EDITORIAL

Cholesteryl ester transfer protein inhibition and HDL increase: has the dream ended?

Vasilios G Athyros, Anna Kakafika, Konstantinos Tziomalos, Asterios Karagiannis, Dimitri P Mikhailidis
Expert Opinion on Investigational Drugs 2008, 17 (4): 445-9
18363511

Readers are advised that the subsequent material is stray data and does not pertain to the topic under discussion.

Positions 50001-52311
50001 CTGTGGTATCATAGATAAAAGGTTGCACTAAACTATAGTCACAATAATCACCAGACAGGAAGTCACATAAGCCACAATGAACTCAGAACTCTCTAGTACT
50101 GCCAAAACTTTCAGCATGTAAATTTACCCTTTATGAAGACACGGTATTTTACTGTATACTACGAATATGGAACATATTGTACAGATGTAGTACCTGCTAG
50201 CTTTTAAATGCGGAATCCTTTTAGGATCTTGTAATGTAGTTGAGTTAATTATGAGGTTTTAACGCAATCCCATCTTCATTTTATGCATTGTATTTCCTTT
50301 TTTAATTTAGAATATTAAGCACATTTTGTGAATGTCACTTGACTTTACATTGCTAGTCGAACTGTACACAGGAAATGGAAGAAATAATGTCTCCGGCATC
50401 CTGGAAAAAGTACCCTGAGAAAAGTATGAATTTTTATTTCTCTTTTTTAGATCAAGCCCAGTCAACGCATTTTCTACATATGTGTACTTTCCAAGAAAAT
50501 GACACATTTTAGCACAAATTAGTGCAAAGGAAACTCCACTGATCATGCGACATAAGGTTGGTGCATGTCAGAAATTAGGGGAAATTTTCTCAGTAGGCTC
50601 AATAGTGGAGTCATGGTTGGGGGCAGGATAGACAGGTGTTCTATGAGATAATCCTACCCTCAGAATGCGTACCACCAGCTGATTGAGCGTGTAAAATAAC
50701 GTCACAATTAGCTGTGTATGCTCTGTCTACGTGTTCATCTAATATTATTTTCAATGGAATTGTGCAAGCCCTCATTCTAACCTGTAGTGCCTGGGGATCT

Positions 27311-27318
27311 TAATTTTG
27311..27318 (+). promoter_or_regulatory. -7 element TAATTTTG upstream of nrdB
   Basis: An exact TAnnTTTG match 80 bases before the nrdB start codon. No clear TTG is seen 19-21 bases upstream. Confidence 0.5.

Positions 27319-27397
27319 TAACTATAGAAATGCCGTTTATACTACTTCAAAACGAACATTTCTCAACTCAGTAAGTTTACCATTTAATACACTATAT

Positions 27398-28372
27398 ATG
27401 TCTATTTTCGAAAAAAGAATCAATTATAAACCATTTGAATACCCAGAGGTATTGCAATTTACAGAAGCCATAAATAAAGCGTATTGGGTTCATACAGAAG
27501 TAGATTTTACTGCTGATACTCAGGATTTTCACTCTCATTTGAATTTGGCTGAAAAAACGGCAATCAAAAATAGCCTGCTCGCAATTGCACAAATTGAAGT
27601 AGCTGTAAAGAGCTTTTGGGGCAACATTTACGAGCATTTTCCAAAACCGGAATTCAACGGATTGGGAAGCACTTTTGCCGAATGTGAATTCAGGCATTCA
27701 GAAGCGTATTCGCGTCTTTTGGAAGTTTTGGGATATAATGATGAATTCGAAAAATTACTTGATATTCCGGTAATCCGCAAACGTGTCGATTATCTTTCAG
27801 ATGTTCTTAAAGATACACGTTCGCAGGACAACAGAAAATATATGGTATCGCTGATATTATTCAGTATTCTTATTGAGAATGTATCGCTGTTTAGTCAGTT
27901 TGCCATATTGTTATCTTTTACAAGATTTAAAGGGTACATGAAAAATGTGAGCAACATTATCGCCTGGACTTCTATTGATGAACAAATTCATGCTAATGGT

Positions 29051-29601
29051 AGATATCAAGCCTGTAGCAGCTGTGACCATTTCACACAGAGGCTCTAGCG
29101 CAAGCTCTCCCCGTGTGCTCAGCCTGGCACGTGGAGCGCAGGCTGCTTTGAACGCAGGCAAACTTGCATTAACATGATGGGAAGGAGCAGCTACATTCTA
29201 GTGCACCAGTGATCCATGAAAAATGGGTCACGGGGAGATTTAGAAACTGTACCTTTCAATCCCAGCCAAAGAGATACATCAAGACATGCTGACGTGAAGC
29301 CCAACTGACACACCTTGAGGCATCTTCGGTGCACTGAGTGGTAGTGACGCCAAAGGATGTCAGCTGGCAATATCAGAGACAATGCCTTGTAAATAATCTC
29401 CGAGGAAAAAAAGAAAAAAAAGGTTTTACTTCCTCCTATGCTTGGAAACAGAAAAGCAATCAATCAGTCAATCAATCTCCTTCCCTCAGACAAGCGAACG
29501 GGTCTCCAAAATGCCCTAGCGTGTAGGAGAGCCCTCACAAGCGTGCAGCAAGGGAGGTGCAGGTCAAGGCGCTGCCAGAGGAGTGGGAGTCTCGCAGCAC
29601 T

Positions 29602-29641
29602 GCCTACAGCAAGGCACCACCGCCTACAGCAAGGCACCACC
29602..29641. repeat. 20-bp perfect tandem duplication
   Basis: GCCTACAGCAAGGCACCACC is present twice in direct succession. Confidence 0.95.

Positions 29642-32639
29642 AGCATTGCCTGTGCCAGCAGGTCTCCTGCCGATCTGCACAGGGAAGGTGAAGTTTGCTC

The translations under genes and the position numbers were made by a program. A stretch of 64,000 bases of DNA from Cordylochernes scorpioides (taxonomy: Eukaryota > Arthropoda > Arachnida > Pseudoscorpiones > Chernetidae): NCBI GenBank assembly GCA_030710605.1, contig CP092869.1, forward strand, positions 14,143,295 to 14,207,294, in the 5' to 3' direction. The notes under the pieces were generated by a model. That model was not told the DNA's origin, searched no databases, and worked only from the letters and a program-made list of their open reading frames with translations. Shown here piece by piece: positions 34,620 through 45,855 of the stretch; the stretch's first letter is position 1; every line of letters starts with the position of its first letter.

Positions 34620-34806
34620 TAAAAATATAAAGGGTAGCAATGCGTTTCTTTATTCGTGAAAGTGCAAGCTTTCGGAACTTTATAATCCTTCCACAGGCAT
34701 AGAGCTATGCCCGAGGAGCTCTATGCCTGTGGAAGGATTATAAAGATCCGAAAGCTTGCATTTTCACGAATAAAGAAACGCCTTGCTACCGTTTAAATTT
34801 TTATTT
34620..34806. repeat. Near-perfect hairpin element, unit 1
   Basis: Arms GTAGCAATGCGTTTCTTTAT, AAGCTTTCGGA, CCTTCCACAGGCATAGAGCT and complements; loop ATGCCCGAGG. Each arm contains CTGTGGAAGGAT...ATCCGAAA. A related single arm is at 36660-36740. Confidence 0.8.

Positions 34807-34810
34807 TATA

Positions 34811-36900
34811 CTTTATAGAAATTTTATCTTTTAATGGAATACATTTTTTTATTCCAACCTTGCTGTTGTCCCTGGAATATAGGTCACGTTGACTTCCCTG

Statins effectively lower plasma low-density lipoprotein cholesterol (LDL-C) levels and reduce the risk of vascular events. However, this benefit might be improved by dealing with other vascular risk factors such as high-density lipoprotein cholesterol (HDL-C). It follows that there has been an interest in drugs that raise plasma HDL-C levels. Among these drugs are the cholesteryl ester transfer protein (CETP) inhibitors. The first CETP inhibitor to be evaluated in an event-based trial was torcetrapib. This drug can considerably elevate serum HDL-C levels (e.g., by 72%). However, a recently published trial (ILLUMINATE) showed that torcetrapib used in combination with atorvastatin was associated with significantly more vascular events and deaths than atorvastatin alone. This finding resulted in the discontinuation of the torcetrapib development programme. The cause(s) of the adverse outcome remain speculative. It has been suggested that a significant rise in systolic blood pressure and possibly the quality of the HDL produced may be relevant. Despite this disappointing outcome it seems to be too early to close the book on CETP inhibitors because two other members of this class are being evaluated. These drugs (JTT-705 and anacetrapib) may be devoid of the adverse effect on systolic blood pressure. Eventually only appropriately designed, event-based trials, will settle the issue of whether CETP inhibitors are clinically useful.

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